This is a symtom of a chronic disease our society suffers from. You can watch the same every day and night at Islamabad airport where some people like to express their power by skipping lines, getting their luggage cleared handled by the very people who are supposed to check it, and all booking staff, airport security, and imiigration staff sucking upto them as if they are the gods for them. Thank God that motorway police has got a boss who protects their staff from such abuse and they in turn deliver. Now the big question is what we do about it. Just write a blog and few comments and be happy or a bit more. How about starting a signature campaign to be sent to the speaker of national assembly to put some pressure on these people. A “previllaged motion” by the people.Recommend

  • Parvez

    Nice but Mr. Dasti is still on the better side of a bunch of very wrong people. When one talks about power then if your name is Jatoi you can kill and not be punished. If your name is Gilani you can kill a child for dropping a jug of milk and let alone not be punished but even the media keeps quiet………….so as of now Mr. Dasti comes across pretty well.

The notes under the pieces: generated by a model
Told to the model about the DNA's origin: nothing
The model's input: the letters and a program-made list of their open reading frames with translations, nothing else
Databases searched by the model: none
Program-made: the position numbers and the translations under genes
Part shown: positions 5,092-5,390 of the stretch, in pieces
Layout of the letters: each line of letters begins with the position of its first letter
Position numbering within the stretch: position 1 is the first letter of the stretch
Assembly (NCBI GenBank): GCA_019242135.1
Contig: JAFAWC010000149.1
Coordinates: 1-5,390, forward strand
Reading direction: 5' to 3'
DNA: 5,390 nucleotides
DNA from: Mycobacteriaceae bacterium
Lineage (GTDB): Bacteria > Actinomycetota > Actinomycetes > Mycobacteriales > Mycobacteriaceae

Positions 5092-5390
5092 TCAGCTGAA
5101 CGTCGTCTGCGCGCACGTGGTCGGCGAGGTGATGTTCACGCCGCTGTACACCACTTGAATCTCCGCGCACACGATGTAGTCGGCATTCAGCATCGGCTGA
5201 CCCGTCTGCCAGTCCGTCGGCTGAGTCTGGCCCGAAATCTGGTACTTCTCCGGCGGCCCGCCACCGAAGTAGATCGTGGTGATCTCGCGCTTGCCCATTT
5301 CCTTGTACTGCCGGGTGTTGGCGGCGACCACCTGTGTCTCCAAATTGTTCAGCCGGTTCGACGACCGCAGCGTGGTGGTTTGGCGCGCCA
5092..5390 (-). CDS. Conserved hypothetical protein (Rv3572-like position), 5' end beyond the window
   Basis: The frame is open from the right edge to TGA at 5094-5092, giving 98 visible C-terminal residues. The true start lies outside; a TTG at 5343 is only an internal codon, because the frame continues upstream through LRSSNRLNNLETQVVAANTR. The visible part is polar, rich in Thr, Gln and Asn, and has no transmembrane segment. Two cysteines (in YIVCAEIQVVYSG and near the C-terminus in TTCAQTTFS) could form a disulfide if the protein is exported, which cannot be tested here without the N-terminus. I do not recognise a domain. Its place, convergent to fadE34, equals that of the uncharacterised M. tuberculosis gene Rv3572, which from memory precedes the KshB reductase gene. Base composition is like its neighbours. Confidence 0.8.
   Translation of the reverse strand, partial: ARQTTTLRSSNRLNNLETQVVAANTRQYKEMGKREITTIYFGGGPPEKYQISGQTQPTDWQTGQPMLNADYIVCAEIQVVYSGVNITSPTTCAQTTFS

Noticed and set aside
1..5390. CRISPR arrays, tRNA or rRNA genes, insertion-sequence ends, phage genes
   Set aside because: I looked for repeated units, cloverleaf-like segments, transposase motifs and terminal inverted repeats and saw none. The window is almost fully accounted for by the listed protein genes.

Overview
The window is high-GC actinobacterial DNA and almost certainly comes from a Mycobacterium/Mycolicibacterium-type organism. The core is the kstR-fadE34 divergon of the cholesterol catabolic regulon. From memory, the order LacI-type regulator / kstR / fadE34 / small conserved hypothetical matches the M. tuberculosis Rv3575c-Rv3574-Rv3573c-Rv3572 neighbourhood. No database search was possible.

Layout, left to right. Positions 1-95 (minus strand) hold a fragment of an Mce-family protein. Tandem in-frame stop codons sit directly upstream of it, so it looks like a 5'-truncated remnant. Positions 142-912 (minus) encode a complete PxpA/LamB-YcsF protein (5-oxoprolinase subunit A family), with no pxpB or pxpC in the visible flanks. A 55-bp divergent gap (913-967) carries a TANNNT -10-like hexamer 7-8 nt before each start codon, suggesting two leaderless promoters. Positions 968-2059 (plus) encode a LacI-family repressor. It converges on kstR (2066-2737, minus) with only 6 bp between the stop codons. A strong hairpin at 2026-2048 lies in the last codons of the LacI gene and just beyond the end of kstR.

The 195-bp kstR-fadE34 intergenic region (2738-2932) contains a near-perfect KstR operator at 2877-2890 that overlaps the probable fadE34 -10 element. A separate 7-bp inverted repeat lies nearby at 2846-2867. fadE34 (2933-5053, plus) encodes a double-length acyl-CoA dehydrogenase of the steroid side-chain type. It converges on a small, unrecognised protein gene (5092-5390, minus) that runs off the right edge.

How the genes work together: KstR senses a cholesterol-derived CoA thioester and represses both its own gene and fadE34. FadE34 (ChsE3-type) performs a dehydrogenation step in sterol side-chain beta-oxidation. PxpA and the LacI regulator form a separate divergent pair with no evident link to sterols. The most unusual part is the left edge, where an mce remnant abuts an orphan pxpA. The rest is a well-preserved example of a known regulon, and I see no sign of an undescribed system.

Recommend

  • A Abid S

    I am here for two years and trust me I am counting my day…My only message to all those living abroad and having poetic and patriotic vibes for Pakistan…”its alot more than a big restaurant and a darzi ki dukan (all we remember Pakistan is for its food and cheap clothes)” life in pakistan is not easy..they way these fortunate people drive and act you cant even imagine…stay here for more than 3 weeks and you will know…. Recommend

  • Chunky Lafanga

    @Raza Shah:
    @azher zahour:

    Dasti’s side of the story would matter in a news article, but since this is a BLOG, his side of the story is quite irrelevant. Blogs usually contain personal accounts and opinions.

    However, I would be interested to know his side of the story, i.e. his reasons for threatening policemen for upholding the law (NOTE: no reason is good enough to do that).

    That’s what you get from someone who faked his own degree.Recommend

  • Asadullah Qazi

    I myself never expected a man like him to be so arrogant. Police department should be strong enough to handle any MNA or MPA like him ….Recommend